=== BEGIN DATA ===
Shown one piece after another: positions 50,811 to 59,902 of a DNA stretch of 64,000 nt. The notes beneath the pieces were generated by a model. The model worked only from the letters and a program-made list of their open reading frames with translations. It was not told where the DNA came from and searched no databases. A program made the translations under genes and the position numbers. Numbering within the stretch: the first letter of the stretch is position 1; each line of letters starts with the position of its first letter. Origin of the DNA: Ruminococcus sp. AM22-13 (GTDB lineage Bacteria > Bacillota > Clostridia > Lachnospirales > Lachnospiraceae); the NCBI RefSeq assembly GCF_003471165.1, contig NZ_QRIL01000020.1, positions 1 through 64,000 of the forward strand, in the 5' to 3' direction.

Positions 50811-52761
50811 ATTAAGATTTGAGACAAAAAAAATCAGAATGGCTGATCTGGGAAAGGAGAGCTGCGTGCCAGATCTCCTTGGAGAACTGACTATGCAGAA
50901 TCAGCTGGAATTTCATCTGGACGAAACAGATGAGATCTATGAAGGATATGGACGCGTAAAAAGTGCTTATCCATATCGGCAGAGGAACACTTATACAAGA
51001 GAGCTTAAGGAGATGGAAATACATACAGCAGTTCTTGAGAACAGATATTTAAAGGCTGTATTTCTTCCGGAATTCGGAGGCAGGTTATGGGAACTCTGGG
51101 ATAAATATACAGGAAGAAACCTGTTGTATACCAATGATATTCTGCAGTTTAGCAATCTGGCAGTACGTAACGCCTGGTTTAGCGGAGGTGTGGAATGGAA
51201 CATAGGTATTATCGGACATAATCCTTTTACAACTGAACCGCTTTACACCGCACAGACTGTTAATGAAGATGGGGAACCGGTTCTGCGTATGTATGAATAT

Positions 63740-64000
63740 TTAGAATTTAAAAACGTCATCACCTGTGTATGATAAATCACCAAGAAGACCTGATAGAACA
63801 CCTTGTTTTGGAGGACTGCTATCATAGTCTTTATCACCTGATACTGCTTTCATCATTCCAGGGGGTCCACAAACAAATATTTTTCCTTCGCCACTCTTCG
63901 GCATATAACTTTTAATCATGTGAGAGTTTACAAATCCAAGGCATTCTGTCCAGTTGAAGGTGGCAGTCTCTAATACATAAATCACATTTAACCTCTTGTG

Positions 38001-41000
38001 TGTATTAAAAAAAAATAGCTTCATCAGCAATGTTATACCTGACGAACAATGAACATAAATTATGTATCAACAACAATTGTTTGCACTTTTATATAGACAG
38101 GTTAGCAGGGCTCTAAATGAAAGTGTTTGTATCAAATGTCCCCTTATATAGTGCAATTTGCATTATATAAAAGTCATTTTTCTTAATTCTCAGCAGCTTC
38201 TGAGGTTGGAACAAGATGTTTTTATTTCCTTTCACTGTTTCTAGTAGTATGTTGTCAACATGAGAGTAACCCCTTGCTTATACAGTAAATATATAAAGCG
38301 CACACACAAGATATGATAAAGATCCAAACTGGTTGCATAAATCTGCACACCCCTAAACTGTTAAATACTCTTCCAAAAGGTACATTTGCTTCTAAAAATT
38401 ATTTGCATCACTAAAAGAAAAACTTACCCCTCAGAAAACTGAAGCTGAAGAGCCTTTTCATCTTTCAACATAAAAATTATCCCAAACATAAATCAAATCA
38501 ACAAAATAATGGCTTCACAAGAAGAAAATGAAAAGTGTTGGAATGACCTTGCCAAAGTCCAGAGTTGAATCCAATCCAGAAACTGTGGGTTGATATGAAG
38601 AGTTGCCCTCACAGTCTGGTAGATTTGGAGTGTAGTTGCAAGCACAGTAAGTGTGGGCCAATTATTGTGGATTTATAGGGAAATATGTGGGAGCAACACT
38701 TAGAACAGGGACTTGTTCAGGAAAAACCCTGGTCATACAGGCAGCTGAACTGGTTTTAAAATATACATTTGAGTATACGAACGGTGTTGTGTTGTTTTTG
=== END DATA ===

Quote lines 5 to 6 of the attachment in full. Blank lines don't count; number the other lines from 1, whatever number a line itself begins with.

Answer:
51001 GAGCTTAAGGAGATGGAAATACATACAGCAGTTCTTGAGAACAGATATTTAAAGGCTGTATTTCTTCCGGAATTCGGAGGCAGGTTATGGGAACTCTGGG
51101 ATAAATATACAGGAAGAAACCTGTTGTATACCAATGATATTCTGCAGTTTAGCAATCTGGCAGTACGTAACGCCTGGTTTAGCGGAGGTGTGGAATGGAA